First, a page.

Monday, March 9, 2020

REVIEW: Hanasaku Iroha the Movie: Home Sweet Home (anime movie)

Hanasaku Iroha the Movie: Home Sweet Home is basically a side story in the Hanasaku Iroha series, which I saw and reviewed way back in 2012. It takes place prior to the Bonbori Festival, which I can't even remember at this point.

Ohana is still thinking about what she wants out of her life and struggling with her mixed feelings about her mother. When Yuina (a character I'd completely forgotten about - she's the heiress to a rival inn) arrives in order to learn more about how other inns are run, Ohana's grandmother makes her Ohana's problem. This leads to Ohana discovering an old logbook from her mother's teen days, back when her mother first met her father.

While that's going on, Nako is struggling with frustration and exhaustion. She's been left to take care of her younger siblings while both of her parents are away for work. She loves her siblings but struggles with the knowledge that, sometimes, what they really need is their real mother rather than their older sister acting as a surrogate mother. Minko isn't in the movie quite as much, but she does have her own problem: figuring out why Tohru keeps rejecting the meals she makes for Kissuiso's customers.

What I really wanted this movie to be was a continuation of the series - if I remember right, Kissuiso's ultimate fate was left hanging. The movie I ended up getting was pretty good, though, a condensed version of some of the things I most enjoyed about the series.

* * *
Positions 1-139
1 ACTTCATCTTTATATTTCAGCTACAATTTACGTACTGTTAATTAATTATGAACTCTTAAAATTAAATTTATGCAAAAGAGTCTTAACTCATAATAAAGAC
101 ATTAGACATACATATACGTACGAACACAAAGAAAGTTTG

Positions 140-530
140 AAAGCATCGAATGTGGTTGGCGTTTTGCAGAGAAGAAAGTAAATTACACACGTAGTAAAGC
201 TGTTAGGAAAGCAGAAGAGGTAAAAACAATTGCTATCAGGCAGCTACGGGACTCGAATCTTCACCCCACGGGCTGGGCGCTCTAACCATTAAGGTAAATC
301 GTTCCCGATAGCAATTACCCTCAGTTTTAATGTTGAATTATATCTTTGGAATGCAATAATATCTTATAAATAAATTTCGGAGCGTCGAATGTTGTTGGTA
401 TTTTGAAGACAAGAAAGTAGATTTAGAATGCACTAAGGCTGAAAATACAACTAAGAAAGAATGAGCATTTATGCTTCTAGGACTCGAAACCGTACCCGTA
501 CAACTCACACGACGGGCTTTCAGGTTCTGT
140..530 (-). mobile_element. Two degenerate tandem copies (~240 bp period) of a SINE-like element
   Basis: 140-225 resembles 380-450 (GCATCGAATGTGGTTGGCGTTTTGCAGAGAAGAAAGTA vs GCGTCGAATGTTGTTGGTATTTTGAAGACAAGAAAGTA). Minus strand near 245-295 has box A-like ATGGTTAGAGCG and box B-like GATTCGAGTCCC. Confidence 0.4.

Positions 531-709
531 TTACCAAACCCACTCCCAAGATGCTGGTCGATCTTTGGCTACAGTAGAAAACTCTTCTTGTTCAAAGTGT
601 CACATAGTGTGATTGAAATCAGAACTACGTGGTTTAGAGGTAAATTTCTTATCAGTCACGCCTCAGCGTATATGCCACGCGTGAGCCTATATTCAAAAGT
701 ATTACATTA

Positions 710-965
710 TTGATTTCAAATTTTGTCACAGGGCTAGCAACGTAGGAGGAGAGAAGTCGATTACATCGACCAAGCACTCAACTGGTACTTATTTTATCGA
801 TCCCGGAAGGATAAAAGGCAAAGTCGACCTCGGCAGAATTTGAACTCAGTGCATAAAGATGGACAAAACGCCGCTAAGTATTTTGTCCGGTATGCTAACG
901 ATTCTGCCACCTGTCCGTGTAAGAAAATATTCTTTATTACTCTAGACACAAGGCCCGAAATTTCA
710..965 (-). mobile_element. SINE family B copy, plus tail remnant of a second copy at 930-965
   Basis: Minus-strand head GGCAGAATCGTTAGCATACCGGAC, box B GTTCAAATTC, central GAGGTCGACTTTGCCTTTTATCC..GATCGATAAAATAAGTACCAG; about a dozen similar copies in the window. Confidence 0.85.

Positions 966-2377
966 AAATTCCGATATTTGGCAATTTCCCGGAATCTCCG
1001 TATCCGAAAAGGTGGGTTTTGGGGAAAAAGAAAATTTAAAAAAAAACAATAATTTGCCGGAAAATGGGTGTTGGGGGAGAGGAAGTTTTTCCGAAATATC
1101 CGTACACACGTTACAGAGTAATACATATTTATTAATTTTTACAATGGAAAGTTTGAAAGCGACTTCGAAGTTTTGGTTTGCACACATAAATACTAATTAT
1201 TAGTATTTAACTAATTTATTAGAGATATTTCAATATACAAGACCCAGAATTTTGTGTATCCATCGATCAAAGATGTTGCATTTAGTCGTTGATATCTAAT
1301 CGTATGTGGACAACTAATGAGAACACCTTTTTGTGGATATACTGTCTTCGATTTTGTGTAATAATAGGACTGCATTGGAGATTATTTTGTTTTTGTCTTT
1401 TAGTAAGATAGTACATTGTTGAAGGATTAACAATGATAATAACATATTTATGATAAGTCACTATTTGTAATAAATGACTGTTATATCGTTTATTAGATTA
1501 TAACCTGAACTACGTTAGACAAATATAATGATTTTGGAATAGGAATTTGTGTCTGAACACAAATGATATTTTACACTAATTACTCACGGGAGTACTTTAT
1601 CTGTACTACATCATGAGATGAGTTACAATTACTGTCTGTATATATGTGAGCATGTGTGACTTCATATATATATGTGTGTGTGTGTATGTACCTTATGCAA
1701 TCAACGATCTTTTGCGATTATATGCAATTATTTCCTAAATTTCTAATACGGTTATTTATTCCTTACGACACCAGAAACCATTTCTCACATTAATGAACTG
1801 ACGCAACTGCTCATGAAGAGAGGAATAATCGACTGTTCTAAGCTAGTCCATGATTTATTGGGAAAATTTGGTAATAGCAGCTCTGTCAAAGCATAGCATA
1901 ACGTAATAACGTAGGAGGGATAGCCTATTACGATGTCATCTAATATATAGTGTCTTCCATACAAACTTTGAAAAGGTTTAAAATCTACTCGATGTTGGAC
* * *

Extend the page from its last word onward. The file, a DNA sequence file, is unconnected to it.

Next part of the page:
One of the series' biggest strengths was its depiction of the relationship between Ohana, her grandmother, and her mother. That was continued here, this time with flashbacks to Ohana's mother's younger days. Ohana's mother felt smothered by life at Kissuiso and longed for a bigger, grander life in Tokyo, or really any other big city. Meeting the man who would one day become Ohana's father gave her something more specific to shoot for - a job that would bring her closer to him. The storyline involving Ohana's mother and father didn't work quite as well for me because he was obviously a good bit older than her - I was a little worried that this was going to turn into an "adult guy romances an underage girl and gets her pregnant" thing, but thankfully that didn't happen.

So the logbook gave Ohana a glimpse of her mother beyond the unreliable adult she'd grown up with - she saw that, just like her, her mother used to be a frustrated teen who wanted more out of her life. Viewers also got another peek at a younger version of Ohana's grandmother, working hard to run Kissuiso as well or better than her husband had. It didn't provide as rich and full of a picture of the characters and their relationships as the TV series did, but it was still very nice.

Nako's storyline tied in with Ohana's a bit - the way Nako's parents chose work over events important to their kids reminded Ohana of all the things her own mother skipped out on - but also gave Nako a chance to shine. She spent so much time being a little mom that it was nice when she finally broke down and told her mother how she really felt. And the way Ohana's grandmother handled Nako and Ohana leaving maybe tied back into her development as well - I could be wrong, but I suspect she'd have been stricter back when she first took charge of Kissuiso.

It was nice to get back to these characters and Kissuiso, even if only for a little bit. Although the movie wasn't quite as good as the better parts of the TV series, it also lacked some of the TV series' weaknesses, so it evened out in the end.

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